|App Name||Customizable Remote Administration Panel (CRAP)|
|App Version Reviewed||2.0.6 build 1 |
|Test System Specs||Tested on 1.6GHz netbook and 3 more powerful PCs|
|Supported OSes||Tested on Windows 7 x64 and Windows 10 x64|
|Support Methods||Via Forum topic|
|Trial Version Available?||n/a|
|Author Donation Link||Donate to hamradio, the Author|
|Reviewer Donation Link||Donate to oblivion, the Reviewer|
|Screencast Video URL||none|
|Relationship btwn. Reviewer and Product|| None, although the reviewer wrote the document that was used to build the helpfile included with the current version|
Initially built for NANY 2013 in response to an idea. The evolution is documented in the forum topic above so I won't repeat it here.
What it actually is is a launcher specifically designed to be used for processes aimed at interacting with systems that are remote from the end user. It can hold a list of variables (such as the names of systems accessible on the network) and allows the user to build commands and assign them to buttons.
That's more exciting than it sounds.
Suppose I want to reboot a Windows PC locked in a basement room several miles away from where I'm sitting.
I can use Remote Desktop to access the system, log into it, then reboot it.
Or I can fossick around for the syntax for the shutdown command, remind myself how to pass appropriate login credentials and the remote machine name to the command and issue it at a command prompt.
Or I can define a button that contains the static bits of the command and a set of variables that contains the names of machines I might occasionally want to reboot, then when I need to do it I select the variable (which I can have a friendly name for, like "Dave's basement PC" but which delivers DVPCX97126 when I choose it) and press the button and that's it.Who is this app designed for:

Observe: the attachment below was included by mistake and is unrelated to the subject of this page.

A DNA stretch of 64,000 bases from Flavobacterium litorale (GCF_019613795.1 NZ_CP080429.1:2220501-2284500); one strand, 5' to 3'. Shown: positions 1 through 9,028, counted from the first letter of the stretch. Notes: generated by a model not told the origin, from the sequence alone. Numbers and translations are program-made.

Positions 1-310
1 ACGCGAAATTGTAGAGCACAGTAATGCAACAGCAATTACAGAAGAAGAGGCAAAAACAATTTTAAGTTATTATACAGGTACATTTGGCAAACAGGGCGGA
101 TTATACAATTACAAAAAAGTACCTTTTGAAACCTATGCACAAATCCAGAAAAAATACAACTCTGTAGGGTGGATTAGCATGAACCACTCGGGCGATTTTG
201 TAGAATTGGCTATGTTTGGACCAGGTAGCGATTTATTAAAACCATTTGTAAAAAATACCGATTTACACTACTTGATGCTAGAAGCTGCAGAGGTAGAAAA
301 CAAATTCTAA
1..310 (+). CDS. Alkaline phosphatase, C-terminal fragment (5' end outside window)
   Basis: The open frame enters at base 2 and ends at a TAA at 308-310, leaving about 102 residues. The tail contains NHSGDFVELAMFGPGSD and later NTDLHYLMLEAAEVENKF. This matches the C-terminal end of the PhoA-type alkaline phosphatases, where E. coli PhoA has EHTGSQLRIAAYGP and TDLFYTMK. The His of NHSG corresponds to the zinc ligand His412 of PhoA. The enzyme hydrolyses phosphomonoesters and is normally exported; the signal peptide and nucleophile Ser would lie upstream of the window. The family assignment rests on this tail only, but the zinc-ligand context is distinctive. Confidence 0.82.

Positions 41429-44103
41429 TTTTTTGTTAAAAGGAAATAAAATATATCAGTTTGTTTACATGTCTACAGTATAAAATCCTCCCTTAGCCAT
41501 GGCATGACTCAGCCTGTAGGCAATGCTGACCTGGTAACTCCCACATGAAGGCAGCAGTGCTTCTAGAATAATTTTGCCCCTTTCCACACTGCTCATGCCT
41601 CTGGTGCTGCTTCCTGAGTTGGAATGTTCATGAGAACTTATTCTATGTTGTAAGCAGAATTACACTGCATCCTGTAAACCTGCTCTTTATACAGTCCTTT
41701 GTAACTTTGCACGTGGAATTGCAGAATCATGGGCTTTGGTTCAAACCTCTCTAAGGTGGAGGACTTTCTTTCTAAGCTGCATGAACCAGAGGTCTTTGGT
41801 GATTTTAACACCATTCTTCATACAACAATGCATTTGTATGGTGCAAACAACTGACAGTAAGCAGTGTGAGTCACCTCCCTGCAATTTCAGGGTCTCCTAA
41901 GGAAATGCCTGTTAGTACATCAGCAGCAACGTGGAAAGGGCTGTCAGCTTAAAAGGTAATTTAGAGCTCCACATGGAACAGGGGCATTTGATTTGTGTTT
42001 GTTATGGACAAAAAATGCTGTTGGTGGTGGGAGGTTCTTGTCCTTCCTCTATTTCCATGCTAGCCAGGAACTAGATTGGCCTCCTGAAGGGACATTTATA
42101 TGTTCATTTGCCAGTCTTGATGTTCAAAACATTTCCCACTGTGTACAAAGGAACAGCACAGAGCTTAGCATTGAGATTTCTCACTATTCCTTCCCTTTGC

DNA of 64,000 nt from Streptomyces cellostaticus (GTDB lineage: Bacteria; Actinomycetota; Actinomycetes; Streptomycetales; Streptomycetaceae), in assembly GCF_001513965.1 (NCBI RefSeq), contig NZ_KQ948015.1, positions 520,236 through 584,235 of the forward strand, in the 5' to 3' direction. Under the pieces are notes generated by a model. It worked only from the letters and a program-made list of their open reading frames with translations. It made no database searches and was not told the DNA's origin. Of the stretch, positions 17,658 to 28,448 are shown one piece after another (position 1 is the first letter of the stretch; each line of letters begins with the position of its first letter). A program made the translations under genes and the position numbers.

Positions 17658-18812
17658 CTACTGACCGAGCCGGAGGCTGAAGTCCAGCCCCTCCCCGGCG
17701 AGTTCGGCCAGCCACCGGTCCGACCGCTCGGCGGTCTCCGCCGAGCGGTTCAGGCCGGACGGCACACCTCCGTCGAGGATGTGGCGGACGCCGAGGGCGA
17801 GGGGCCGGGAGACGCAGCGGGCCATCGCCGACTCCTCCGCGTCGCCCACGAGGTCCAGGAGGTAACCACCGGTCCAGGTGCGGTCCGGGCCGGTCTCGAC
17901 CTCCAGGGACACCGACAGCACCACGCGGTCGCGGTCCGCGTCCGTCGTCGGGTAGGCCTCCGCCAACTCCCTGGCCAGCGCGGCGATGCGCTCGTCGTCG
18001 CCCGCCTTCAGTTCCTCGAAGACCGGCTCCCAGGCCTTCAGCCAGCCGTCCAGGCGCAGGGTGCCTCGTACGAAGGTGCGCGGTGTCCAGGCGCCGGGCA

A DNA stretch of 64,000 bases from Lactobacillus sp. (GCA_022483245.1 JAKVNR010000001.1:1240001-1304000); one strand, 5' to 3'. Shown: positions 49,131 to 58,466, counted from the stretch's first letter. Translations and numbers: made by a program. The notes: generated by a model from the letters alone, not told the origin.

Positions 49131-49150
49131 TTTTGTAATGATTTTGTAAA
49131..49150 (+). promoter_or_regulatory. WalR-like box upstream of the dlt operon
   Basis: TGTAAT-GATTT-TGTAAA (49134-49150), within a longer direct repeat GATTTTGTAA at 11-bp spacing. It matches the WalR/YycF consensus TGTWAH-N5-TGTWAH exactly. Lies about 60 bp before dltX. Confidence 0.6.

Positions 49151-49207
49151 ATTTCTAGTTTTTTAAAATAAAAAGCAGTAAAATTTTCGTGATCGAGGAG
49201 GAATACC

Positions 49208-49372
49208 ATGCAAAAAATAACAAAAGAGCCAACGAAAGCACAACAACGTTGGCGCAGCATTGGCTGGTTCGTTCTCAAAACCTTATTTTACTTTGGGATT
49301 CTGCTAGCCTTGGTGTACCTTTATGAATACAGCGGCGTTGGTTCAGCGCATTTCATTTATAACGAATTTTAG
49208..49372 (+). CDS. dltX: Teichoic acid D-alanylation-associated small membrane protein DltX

This is aimed squarely at systems administrators and computer support types who work in networked environments.The Good
I won't say for sure that this occupies a niche that's otherwise empty, but I have a suspicion that it might.
For anyone who needs to remotely access a number of networked systems, particularly when some of those systems need regular or repeat visits, this provides a framework for a set of tools that might well be unique to their circumstances but which makes everything available in one place -- or a set of places. The program supports the creation of sets of buttons in a "layout" and, if you want or need, multiple layouts that can be loaded by picking them off a menu or even assigning them to specialised buttons.
The way buttons can be built is very flexible and configurable. If you want to define a button that runs locally but using a different set of credentials (via the runas command, occasionally a bit of a pig to get working at the commandline) you can.
Buttons can have icons extracted from .exes and .dlls, or even appropriately sized .pngs. The needs improvement section
Most of the things that you might want different are cosmetic. For instance, button arrangement within layouts is via a layout editor that moves items up and down a list, there's no drag and drop. And although the application is themable, themes apply across the whole app, you can't have a layout associated with a theme that's different to other layouts.
In terms of functionality, I'm not sure I can think of much that I'd want it to do that it can't already. But I have my own views of things and other people may well have different takes on it!Why I think you should use this product
This is not a program for an average user. You need to be reasonably familiar with the commandline to make use of it, and unless you're doing something akin to remote administration of at least a handful of systems, you're not going to need it.
But if it IS something that looks potentially useful, you'll probably surprise yourself at just how useful it can become -- particularly in creating related toolsets and paths between them.
You create commands that consist of a prefix, the content of the selected variable, and a suffix. It supports the use of aliases (like <programfiles> for example) so you could create a portable toolset too. You can have captions and tooltips for extra visual cues and if you have access to a graphics tool that lets you make icon-sized graphics, you can customise to your heart's content.How does it compare to similar apps
I'm not aware of anything quite like it.Conclusions
I'd recommend this to anyone with any sort of remote administration needs. It's not a solution in and of itself, but it gives you the ability to create stuff you'll use regularly and it will save you time when you're doing it.
I liked it enough that I volunteered to write a helpfile / document for it. I use it every day, and its new features (particularly aliases for favourites) have only improved my life further.